Cancers caused by HPV types 16 & 18
SynCon® HPV immunotherapy for pre-cancers and cancer
Human papillomavirus (HPV) is the most common sexually transmitted disease in the United States, infecting 79 million Americans. About 14 million Americans become newly infected each year and over half of all sexually active men and women become infected at some time in their lives. 90% of HPV infections regress spontaneously (meaning they are cleared by the body’s immune system) within two years, however, HPV infections that persist in the body can cause cell abnormalities that may lead to cancer.
HPV types can be classified into low-risk or high-risk. Low-risk HPV types do not cause cancer but can yield warts around the genitals or anus. High-risk HPV types can result in precancerous lesions or cancer. For most patients diagnosed with high-risk HPV types, the disease regresses within one to two years; however, some HPV infections can persist for many years and lead to cancers of the cervix, head and neck, and anogenital region. According to the Centers for Disease Control (CDC), during 2004–2008, an average of 33,369 HPV-associated cancers were diagnosed each year in the United States. Furthermore, HPV (high-risk types) caused cancer accounts for nearly 5% of cancers worldwide.
Although more than 150 related HPV viruses have been identified, HPV types 16 & 18 account for approximately 75-95% of all HPV caused cancers.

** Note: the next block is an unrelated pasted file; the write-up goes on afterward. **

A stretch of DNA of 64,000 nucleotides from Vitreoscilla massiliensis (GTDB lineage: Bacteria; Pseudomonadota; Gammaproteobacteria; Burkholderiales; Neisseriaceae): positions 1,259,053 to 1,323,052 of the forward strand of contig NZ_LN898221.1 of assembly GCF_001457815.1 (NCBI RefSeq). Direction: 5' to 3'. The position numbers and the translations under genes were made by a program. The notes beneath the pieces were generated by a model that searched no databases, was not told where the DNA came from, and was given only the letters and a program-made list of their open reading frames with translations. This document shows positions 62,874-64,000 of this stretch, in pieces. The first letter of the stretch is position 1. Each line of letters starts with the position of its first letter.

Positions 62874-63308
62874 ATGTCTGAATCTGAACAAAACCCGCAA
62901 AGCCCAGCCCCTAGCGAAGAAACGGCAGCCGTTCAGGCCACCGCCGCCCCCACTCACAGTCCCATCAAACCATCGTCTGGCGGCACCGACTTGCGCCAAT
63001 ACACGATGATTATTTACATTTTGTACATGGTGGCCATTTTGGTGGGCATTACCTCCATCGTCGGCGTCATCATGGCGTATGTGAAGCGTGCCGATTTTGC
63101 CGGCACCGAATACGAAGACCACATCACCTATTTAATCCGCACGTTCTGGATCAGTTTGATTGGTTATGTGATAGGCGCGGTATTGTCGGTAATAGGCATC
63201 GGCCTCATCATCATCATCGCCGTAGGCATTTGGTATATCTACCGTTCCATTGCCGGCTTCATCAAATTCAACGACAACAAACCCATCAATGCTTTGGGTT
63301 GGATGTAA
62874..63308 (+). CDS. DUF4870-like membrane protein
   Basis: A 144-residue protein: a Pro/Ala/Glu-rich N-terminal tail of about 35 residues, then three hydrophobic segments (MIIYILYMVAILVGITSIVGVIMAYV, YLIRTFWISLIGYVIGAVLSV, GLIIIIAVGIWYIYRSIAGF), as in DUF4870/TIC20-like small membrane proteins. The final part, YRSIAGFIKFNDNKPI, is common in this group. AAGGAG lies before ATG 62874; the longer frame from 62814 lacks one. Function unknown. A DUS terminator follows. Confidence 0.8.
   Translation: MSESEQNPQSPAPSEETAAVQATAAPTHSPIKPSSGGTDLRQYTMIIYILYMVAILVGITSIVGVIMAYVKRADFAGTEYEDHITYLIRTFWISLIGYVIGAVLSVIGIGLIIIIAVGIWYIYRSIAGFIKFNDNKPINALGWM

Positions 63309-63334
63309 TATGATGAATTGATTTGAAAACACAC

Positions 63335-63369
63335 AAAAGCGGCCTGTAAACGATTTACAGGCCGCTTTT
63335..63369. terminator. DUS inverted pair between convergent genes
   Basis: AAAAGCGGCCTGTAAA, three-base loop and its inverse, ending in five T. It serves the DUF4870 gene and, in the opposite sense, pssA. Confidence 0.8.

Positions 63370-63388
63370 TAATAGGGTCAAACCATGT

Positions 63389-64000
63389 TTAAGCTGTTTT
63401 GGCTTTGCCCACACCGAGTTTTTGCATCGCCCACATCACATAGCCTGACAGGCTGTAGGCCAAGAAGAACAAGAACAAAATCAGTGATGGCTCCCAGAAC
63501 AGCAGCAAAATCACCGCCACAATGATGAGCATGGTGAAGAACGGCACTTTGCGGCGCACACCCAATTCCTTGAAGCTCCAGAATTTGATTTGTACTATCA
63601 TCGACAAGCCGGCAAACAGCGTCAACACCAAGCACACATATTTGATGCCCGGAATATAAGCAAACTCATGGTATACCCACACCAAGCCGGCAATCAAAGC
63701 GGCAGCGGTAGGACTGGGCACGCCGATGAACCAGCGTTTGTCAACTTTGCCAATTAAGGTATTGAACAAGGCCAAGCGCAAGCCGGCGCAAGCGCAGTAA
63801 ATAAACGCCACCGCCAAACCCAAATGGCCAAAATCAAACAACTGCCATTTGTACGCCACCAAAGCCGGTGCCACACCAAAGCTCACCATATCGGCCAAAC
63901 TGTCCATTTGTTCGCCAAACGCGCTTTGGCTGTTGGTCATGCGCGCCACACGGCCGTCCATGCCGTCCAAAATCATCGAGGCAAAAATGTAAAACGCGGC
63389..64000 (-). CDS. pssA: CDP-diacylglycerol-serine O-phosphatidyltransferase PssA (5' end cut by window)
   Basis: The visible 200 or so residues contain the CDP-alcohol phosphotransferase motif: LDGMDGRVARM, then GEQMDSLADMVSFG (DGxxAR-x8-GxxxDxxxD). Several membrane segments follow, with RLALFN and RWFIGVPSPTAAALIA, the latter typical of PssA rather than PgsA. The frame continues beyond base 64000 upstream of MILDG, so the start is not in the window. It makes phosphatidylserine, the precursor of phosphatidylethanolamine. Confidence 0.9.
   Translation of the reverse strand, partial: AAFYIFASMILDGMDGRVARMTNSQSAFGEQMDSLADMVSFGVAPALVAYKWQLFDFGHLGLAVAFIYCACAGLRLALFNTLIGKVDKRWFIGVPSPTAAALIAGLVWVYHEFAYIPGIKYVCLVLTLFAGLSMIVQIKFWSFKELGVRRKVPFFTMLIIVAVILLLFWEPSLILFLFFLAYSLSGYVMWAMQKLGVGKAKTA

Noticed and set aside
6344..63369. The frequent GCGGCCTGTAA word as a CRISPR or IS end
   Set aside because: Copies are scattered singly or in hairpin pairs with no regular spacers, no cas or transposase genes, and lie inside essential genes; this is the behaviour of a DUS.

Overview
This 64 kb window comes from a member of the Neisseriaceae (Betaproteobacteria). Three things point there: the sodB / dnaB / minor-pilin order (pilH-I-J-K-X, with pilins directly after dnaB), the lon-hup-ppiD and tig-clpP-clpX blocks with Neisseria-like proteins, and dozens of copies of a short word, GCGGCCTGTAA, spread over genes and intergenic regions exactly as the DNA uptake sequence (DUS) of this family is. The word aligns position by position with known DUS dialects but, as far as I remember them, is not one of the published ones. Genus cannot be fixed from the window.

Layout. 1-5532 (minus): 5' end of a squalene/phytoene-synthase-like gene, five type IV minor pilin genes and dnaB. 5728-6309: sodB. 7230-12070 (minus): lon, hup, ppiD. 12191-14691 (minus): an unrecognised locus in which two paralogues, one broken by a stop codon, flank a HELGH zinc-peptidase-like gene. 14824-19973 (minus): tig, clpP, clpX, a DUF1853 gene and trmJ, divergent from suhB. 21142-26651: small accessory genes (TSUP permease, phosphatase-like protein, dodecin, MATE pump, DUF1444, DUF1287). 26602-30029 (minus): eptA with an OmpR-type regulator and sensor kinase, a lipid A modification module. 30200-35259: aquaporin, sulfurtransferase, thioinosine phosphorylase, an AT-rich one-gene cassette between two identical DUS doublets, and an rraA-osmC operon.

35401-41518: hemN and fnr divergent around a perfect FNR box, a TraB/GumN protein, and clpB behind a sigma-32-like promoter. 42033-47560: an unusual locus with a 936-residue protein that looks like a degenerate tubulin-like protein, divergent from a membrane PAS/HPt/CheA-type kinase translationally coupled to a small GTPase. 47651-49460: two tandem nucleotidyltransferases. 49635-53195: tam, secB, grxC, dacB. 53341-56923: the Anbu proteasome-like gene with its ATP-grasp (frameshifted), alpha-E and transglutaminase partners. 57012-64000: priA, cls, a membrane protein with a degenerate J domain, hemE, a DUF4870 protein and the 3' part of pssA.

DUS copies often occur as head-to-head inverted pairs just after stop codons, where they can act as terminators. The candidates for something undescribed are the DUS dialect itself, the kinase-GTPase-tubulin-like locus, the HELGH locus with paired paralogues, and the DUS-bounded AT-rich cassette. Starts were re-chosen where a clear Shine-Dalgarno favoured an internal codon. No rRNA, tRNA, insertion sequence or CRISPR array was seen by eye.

There are currently two approved vaccines (Gardasil® and Cervarix®) on the market for the prevention of HPV types 6, 11, 16, or 18-related infection. Both of these vaccines have shown a great deal of efficacy in preventing infection from the specific HPV types included in the respective vaccines and the majority of cases of pre-cancerous cervical lesions (CIN 1, 2, 3), cervical cancer, and genital warts in vaccinated individuals. In addition to their effectiveness in preventing the onset of genital warts, CIN, and cervical cancer, these two prophylactic vaccines could theoretically reduce the high incidence rate of HPV types 16 and 18-related head and neck or anogenital cancers. Despite the proven effectiveness of these vaccines in the prevention of disease, they do not have therapeutic capabilities. There are currently no treatment immunotherapy or drug options once an individual is infected with the virus.
Inovio is creating DNA immunotherapies designed to treat precancerous cervical lesions, cervical cancer, head and neck cancers, and anogenital cancers caused by HPV types 16 & 18. If proven effective in clinical trials, Inovio’s treatment could provide patients with an alternative treatment option to surgery, chemotherapy, and radiation, the current standard of care treatment options for those already diagnosed with HPV caused precancerous lesions and cancer.
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